March 12, 2009

Fresh research showing the damage of filtering 'real world' technology

Students in schools around the world find that their research, creativity and learning potential is seriously curbed by filtering and lack of use of their own mobile and gaming devices in schools. This comes from research spanning the Americas, brought to my attention by its author, Research Consultant Kim Farris-Berg.

Kim got in touch with me to highlight the research she carried out in the summer of 2008, across the USA and swathes of South America and Australia. Filtering of sites they use at home for learning is the number one obstacle for high school students, arguably those in whom we should be able to place more trust thanks to more time learning about how to exploit the web wisely:

"In 2007, [filtering] was high school students’ number one obstacle to using technology at their schools (53 percent). For middle school students, two obstacles tied for the greatest barrier (39 percent each): “there are rules against using technology at school” and “teachers limit technology use”. It’s likely that when students face obstacles to using technology at school, they also face obstacles to inquiry-based learning opportunities which can include online research, visualizations, and games."


The digital divide between schools and 'real world' is also an increasingly common complaint across communities both well-off and poor:

"Students reported that other major obstacles to using technology at school are not being able to access email accounts and slow internet access. Perhaps these are the reasons why just 34 percent of teachers communicate with students via email. Teachers are certainly online; just not with students. Ninety percent of teachers, parents, and school leaders use email to communicate with one another about school."

This would seem to correlate with the completely unscientific but anecdotally true "Friendwheel research" I've often shown in my talks and keynotes, showing that compared to media workers and young people, who connect furiously with one another all the time, teachers and other public servants tend to connect to "the person next door", with relatively little cross-fertilisation across sectors, age-groups:

Friendwheel Ewan McIntosh  

It's not as if teachers and teaching leaders don't see the potential of bringing in student devices to make up the gap, either:

"Students’ increased access to mobile computing devices might now mean that the instruments in their backpacks and pockets—not to mention their high-speed internet at home (which 90 percent of them have, according to parents)—are far more useful to them for learning and communicating than the tools at school. Sixty-five percent of students in grades 9-12 said their school could make it easier for them to work electronically by allowing them to use their own laptop, cell phone, or other mobile device. Sixty-six percent of school leaders and 51 percent of teachers said the most significant value of incorporating such devices into instruction would be to increase student engagement in school and learning."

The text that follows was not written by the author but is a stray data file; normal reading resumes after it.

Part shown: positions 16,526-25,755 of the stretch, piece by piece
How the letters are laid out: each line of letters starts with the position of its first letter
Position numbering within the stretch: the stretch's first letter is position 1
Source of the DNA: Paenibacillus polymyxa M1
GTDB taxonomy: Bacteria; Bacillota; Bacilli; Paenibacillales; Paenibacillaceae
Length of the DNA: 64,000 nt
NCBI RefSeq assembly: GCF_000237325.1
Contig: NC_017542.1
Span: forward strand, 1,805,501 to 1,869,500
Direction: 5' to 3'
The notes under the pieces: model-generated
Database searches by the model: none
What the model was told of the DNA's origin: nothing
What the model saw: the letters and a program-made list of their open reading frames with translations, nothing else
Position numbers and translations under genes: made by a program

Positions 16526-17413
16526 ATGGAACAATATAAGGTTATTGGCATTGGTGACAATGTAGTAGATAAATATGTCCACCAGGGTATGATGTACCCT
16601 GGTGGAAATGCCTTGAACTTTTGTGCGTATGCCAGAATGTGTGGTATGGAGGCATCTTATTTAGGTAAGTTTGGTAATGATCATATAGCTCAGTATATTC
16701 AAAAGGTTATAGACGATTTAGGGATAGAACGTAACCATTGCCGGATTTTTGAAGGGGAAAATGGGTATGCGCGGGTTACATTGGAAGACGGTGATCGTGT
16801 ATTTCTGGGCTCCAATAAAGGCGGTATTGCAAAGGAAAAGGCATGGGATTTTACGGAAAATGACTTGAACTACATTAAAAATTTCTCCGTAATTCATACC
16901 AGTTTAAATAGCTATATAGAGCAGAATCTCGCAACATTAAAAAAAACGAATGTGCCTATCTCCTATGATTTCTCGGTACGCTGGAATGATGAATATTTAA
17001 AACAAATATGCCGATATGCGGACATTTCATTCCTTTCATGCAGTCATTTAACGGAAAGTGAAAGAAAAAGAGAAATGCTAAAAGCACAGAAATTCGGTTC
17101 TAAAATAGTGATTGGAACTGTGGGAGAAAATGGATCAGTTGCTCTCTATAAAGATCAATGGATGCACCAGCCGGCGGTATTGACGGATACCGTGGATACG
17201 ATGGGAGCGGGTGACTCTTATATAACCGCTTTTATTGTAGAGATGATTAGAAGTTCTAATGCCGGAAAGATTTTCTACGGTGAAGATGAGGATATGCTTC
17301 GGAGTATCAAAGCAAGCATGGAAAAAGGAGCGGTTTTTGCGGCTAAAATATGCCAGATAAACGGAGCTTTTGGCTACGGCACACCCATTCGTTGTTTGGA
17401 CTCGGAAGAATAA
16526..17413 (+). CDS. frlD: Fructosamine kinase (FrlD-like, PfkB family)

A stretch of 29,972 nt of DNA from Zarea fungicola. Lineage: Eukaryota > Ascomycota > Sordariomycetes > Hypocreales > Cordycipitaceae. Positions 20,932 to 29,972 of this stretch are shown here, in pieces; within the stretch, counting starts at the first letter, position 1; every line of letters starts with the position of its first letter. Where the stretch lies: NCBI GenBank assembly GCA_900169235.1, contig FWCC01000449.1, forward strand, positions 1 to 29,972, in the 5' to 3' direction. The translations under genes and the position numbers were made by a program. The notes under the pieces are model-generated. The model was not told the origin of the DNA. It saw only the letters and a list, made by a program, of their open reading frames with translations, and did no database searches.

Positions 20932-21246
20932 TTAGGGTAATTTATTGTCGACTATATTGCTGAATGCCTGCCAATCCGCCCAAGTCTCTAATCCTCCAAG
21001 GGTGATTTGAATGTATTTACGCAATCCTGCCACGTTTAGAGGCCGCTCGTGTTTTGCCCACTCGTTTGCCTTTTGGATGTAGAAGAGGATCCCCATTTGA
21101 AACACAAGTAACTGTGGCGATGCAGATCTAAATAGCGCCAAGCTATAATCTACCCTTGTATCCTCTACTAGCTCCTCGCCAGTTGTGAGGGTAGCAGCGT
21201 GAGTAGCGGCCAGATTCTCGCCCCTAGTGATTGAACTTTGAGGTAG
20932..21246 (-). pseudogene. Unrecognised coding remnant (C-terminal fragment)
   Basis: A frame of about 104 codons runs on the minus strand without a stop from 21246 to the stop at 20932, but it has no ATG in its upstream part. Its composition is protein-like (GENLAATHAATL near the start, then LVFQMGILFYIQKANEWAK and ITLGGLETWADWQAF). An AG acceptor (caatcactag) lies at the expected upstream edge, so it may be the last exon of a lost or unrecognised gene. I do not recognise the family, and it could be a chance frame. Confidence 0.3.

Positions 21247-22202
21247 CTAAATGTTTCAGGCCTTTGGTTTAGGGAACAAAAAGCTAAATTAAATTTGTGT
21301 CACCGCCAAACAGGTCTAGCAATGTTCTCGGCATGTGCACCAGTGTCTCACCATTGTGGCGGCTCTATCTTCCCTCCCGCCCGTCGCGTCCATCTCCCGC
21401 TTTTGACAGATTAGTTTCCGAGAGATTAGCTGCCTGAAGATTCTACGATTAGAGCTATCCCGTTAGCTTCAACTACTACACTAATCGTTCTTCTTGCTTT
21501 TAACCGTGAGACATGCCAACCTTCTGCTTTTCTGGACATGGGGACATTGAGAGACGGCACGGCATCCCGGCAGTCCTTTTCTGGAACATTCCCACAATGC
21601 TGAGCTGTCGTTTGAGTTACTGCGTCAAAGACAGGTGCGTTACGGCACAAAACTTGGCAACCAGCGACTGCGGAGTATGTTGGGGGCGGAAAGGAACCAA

Education leaders' role in transforming the obvious into the reality
However, one would have to ask why leaders aren't transforming this 'obvious' feel and understanding into action more often. Number one on that list of engagement and learning tools, too expensive for schools and education authorities to buy en masse, would be the plethora of ever-evolving, ever-entertaining, ever-educational (in the right hands) gaming consoles:

"Games could also increase student engagement, according to 65 percent of teachers. Outside of school, 64 percent of students in grades K-12 regularly play online or electronics-based games. Besides winning, students reported that they like to play because of the competition with their peers (48 percent). Middle and high school students indicated that they like finding ways to be successful at the games (46 percent) and the high level of interactivity (44 percent). About half reported that the value of gaming technologies for learning is that games make it easier to understand difficult concepts and would engage them more in the subject. Fifty-six percent of students in grades K-2 reported that gaming would help them learn more about a subject.
"Just 11 percent of K-12 teachers reported they are incorporating gaming into their instruction, but over half said they would be interested in learning more about integrating gaming technologies into the classroom. Forty-six percent said they would also be interested in professional development to do so. Without differentiation by gender, subject taught, or years of experience, teachers thought games could address different learning styles (65 percent), focus on student-centered learning (47 percent), and develop problem-solving and critical thinking skills (40 percent)."